While mobility surged late spring, early summer, then it flatlined, and that gives us a sense of-- that gave us a sense of the direction of labor market gains. Greg's absolutely right. All the low-hanging fruit has been gotten. And now it's going to be a lot harder to see job gains, especially in an environment where it doesn't seem as though fiscal-- any more fiscal stimulus is forthcoming.
BRIAN SOZZI: 19.4 million people simply can't find work, Greg, noted in the report because the businesses have closed. There's no work. The businesses are no longer open. That's the economic scarring we've talked about before in the past. Is that getting worse? Is the wound now reopened?
GREG DACO: Yes, I think, unfortunately, the labor market scars are becoming deeper and deeper. The longer people are out of a job, the more likely they will be permanently out of a job, and that's what we're seeing. If you recall last month, we were discussing whether this was a glass half full or half empty situation. I'm not a pessimistic, but the glass is half full-- half empty-- excuse me. We still have a long ways to go to recuperate the jobs lost.
We're seeing more and more people being unemployed for long share. Those that have been unemployed for more than 15 weeks are rising. The permanently unemployed individuals are also rising, and that is worrisome, because we still have over 10 million jobs to recoup back to where we were just in February. So a long ways to go, and this is going to be a very slow recovery, and one, as Kristina was highlighting, where all the low-hanging fruits have been caught up, and we're in the situation where phase two is going to be much slower phase two of this recovery.
ALEXIS CHRISTOFOROUS: Now, we've got about 12 million jobs having been recovered since mid-March when we were in the throes of the pandemic when we saw about 22 million layoffs. Kristina, the numbers we're seeing today don't even reflect the most recent job cut announcements we've seen from a whole array of sectors, from the airline industry to banks to the insurance industry. We're talking about thousands of jobs there. Disney, just this past week, said they were going to have to let go of 28,000 workers in their parks division. When those people start to flood the unemployment rolls, what is that going to mean for the overall economy?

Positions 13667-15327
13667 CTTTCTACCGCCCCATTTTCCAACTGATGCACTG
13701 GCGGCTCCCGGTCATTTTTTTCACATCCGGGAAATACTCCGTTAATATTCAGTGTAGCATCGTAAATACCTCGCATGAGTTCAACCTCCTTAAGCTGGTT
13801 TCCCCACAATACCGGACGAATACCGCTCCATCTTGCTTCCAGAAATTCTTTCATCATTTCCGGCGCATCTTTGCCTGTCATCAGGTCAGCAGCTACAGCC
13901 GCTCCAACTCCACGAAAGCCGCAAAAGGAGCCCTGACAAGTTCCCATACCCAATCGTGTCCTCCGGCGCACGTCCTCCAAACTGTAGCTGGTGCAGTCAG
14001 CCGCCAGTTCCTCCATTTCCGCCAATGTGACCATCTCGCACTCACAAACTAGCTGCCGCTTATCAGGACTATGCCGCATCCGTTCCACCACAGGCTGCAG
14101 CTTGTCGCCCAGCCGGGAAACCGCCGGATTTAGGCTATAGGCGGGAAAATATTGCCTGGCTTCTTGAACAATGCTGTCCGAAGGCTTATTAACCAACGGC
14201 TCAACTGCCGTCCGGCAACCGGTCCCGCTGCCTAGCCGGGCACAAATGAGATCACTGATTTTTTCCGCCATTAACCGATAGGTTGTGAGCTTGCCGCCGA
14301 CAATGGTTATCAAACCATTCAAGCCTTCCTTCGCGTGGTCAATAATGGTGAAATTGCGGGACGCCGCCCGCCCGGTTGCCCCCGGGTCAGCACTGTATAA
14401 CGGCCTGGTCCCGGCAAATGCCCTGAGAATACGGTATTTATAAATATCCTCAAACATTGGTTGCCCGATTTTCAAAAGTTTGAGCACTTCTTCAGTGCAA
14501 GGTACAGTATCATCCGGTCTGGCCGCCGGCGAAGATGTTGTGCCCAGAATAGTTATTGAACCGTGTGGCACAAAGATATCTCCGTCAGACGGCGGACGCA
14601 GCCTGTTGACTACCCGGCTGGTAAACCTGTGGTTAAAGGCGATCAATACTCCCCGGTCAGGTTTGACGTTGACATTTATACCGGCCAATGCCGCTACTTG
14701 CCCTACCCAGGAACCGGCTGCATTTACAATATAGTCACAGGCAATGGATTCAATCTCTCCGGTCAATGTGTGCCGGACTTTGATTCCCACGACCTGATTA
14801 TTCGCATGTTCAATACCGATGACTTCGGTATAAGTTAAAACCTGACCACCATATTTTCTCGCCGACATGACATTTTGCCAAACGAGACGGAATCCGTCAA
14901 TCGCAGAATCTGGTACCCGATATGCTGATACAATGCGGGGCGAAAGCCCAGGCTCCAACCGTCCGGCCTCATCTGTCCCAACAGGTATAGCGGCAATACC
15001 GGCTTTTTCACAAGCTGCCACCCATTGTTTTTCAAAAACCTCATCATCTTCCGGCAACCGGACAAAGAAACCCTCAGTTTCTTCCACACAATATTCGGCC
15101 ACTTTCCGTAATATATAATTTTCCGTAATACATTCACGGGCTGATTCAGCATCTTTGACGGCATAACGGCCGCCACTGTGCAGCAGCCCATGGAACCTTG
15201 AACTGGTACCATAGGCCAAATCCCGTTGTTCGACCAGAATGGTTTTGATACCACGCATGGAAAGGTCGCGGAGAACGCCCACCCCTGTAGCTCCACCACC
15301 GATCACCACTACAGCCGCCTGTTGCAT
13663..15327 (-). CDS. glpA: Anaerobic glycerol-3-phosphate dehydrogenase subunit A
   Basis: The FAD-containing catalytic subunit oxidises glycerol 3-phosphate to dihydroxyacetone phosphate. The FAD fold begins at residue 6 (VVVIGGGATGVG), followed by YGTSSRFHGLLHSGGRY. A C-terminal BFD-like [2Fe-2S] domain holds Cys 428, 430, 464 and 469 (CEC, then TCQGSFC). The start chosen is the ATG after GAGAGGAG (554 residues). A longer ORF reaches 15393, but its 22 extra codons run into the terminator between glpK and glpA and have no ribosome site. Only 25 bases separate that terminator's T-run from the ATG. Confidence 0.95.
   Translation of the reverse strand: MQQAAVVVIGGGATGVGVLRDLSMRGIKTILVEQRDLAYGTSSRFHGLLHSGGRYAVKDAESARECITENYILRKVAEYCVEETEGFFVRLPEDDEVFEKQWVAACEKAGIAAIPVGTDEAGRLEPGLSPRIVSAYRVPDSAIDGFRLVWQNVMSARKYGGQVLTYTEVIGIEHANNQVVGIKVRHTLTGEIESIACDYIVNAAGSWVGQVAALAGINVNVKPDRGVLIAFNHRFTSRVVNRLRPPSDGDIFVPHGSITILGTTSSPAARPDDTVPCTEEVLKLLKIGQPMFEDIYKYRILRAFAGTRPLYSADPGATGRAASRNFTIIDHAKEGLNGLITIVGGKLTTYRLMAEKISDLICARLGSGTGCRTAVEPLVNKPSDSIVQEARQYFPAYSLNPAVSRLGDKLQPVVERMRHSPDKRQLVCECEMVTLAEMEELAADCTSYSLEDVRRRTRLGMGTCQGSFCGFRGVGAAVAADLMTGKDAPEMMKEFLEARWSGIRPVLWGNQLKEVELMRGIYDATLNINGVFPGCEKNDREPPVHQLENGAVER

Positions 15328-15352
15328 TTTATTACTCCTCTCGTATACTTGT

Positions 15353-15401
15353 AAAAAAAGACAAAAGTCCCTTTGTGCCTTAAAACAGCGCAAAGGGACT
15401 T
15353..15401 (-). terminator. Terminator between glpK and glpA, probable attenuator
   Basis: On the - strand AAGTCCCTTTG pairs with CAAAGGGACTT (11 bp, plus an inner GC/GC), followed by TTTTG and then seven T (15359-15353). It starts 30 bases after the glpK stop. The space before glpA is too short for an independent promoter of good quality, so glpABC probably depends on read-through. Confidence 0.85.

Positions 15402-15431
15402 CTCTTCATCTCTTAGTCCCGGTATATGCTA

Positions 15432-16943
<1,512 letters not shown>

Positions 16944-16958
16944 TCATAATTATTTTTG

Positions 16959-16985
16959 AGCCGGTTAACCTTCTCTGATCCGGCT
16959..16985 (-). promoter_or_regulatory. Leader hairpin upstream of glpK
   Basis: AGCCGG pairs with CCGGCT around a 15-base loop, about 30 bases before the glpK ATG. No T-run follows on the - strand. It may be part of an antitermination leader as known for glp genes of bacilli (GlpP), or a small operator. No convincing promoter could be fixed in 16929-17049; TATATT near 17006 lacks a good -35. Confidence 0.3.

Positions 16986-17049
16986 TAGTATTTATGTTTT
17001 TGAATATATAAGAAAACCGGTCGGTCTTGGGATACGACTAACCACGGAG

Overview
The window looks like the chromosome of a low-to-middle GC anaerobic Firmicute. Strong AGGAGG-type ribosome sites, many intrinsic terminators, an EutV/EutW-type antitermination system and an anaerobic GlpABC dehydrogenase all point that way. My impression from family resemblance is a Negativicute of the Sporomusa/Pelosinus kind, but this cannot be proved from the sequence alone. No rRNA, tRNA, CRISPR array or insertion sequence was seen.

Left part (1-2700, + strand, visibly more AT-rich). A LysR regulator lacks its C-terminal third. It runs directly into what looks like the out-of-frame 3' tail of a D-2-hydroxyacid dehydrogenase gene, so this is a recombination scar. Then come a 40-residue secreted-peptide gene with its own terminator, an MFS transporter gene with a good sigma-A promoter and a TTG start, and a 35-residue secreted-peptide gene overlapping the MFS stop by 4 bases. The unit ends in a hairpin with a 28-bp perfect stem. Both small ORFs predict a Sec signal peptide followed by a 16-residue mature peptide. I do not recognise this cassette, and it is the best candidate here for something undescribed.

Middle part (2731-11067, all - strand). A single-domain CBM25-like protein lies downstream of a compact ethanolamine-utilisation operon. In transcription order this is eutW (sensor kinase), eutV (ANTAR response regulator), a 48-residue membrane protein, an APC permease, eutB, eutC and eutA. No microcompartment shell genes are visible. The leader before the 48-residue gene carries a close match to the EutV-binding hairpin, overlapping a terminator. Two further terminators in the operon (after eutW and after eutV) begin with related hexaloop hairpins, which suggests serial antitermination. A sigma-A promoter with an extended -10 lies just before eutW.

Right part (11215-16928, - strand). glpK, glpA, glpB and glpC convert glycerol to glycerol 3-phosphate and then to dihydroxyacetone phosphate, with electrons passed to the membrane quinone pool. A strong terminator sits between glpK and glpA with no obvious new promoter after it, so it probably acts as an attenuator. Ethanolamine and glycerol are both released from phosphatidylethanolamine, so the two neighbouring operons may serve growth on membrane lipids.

KRISTINA HOOPER: Well, it's going to put more stress on the overall economy. We've already seen personal income deteriorate, and that has to do with the fact that the extra assistance provided in unemployment has declined. And that is set to expire soon if we don't get more fiscal stimulus.
Add to that more job layoffs, and that just means more stress for the economy. And I can't reiterate and underscore enough what Greg said, this is creating permanent scarring for the economy. That's why it is absolutely critical to get a stimulus package, and not just any stimulus package, a robust stimulus package that hits on all the elements, all the areas of weakness in the economy right now, including state and local government funding.